|Theoretical & Applied Karstology
|Theoretical and Applied Karstology, vol. 16/2003
Contents and Abstracts
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Tercafs, R. Chemical transmission of information through air in the cave environment: a theoretical approach, pp. 5-23.
This study is devoted to a theoretical approach of the chemical transmission of information through air in the cave environment. Four general cases of the diffusion of substances are studied: instantaneous emission in still air, continuous emission in still air, chemical trails and continuous emission in a wind (odor plume). A set of equations for each case is presented in detail and is based on the theory of chemical transmission of information. In the four cases studied, the theoretical approach shows that the formulation is more and more complex in relation with the kind of transmission. The cave environment is particularly suitable for this kind of analysis because it is relatively stable. The relationship with this chemical transmission and some troglobite behavior is also studied when data are available.
Taboroši, D. & Hirakawa, K. — Microclimate controls of vadose carbonate precipitation: evidence from stalactite morphology. pp. 25-40.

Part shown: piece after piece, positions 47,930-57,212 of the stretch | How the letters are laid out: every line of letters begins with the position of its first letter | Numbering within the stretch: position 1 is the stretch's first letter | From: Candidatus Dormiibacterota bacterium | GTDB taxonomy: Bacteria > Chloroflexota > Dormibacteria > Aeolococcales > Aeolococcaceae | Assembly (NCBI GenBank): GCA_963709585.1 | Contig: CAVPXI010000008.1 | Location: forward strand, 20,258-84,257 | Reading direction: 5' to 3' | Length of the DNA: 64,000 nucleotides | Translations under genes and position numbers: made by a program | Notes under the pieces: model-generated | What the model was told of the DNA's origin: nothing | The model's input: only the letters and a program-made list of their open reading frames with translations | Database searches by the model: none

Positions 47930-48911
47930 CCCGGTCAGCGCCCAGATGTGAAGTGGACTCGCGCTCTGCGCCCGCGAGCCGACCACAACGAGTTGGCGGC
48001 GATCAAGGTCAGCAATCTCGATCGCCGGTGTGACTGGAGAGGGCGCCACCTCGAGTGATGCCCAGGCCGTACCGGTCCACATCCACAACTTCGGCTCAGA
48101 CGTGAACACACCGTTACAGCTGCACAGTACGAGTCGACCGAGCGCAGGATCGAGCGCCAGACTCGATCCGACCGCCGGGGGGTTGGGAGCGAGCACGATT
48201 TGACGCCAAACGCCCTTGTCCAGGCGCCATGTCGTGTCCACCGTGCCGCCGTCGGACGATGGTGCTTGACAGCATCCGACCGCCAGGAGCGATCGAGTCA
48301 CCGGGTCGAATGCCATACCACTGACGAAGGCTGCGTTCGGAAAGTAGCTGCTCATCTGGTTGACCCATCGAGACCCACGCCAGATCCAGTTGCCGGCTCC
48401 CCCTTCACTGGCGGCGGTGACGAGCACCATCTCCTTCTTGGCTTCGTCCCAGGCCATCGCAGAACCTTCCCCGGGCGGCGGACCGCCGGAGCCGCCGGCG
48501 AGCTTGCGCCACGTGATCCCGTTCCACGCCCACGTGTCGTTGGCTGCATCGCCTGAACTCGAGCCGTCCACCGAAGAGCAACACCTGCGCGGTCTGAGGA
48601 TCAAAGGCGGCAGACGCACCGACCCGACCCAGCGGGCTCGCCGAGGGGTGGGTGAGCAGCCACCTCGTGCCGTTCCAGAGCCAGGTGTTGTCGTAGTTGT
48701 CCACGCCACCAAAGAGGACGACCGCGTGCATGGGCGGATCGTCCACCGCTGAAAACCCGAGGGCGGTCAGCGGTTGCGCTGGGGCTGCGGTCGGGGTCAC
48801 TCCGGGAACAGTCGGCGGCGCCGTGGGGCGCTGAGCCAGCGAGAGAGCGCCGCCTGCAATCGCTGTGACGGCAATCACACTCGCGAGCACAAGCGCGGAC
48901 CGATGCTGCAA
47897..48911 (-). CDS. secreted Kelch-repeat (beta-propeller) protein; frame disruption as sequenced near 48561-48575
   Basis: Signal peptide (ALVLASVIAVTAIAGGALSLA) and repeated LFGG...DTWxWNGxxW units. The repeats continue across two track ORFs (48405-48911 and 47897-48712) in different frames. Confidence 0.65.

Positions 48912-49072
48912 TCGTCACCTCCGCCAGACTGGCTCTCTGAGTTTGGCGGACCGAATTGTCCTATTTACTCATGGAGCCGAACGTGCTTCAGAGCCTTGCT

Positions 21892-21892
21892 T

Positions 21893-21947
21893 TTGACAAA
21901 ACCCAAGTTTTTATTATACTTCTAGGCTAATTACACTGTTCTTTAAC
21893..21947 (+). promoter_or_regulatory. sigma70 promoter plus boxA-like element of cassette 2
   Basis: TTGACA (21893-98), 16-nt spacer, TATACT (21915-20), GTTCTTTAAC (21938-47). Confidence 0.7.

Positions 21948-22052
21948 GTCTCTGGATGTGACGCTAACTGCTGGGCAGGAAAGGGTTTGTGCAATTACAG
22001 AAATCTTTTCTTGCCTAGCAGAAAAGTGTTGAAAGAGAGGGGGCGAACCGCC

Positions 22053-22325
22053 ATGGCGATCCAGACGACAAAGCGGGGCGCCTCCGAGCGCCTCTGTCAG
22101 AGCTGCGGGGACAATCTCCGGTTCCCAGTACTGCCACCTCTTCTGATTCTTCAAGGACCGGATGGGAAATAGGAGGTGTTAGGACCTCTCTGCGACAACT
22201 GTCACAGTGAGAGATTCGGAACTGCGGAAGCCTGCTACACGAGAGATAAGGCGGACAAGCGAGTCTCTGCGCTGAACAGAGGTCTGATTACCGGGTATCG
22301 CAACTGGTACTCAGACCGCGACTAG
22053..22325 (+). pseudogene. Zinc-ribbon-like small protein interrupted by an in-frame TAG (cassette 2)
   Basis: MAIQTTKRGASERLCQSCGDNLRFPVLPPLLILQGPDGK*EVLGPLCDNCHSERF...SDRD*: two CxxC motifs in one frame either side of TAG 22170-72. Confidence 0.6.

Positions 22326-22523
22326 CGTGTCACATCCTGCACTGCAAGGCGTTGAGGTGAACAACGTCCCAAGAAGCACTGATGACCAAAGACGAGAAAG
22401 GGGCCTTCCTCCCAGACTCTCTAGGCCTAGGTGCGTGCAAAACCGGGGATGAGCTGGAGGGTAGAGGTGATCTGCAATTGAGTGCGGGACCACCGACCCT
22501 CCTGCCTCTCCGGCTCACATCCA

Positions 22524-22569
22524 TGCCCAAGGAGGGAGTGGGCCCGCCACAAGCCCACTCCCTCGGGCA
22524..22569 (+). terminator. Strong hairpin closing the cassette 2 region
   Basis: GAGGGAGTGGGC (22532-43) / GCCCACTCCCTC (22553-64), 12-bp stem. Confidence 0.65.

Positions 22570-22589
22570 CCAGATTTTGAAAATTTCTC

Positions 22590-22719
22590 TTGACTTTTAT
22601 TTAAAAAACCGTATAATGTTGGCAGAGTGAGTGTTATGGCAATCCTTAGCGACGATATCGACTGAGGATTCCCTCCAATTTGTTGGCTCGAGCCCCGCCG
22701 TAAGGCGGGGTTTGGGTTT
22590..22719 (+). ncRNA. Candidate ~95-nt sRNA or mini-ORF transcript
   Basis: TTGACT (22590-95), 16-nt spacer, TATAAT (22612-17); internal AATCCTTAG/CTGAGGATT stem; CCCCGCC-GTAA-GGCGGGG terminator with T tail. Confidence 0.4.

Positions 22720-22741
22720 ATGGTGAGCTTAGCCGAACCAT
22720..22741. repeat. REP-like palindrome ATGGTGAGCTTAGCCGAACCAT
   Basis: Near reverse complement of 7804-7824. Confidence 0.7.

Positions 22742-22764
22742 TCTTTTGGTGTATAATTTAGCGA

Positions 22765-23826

The morphology and petrology of stalactites are generally thought to be determined by the properties of water from which they are precipitated. However, specific microclimatic conditions in which they form can also fundamentally affect the properties of stalactites. This is not so apparent inside the enclosed atmosphere of caves, where the microclimate is all but constant, but is the primary controlling factor in settings characterized by microclimatic variations, notably cave entrances.
We have monitored temperature, humidity and light intensity patterns in two caves on Guam by data loggers and found that the microclimatic regimes dramatically change along transects from cave entrances to cave interiors. The general patterns show distinct daily oscillations in the entrance area, their gradual buffering toward the interior of the cave, and nearly constant conditions at the back. Following microclimatic measurements, we have sampled actively growing stalactites along the same transects and found that they are morphologically highly variable. Their macromorphology, porosity, crystal size and fabric are directly related to each sample’s position in the cave and its local microclimate. Stalactites growing at the dripline are soft, porous, microcrystalline and organic-rich deposits. Entering the twilight zone, as temperature and humidity oscillations stabilize, illumination declines and relative humidity increases, the stalactites become progressively denser and more organized. They form an uninterrupted morphological sequence from calcareous tufa stalactites in the most exposed locations to classic speleothems deeper inside caves. Since particular microfabrics can be related to specific microclimatic parameters, these observations promise to be a useful tool in paleoenvironmental interpretation.
Zaharia, L., Tamas, T., & Suciu-Krausz, E. —Mineralogy of Cave No. 4 from Runcului Hill (Metaliferi Mts., Romania). pp. 41-46.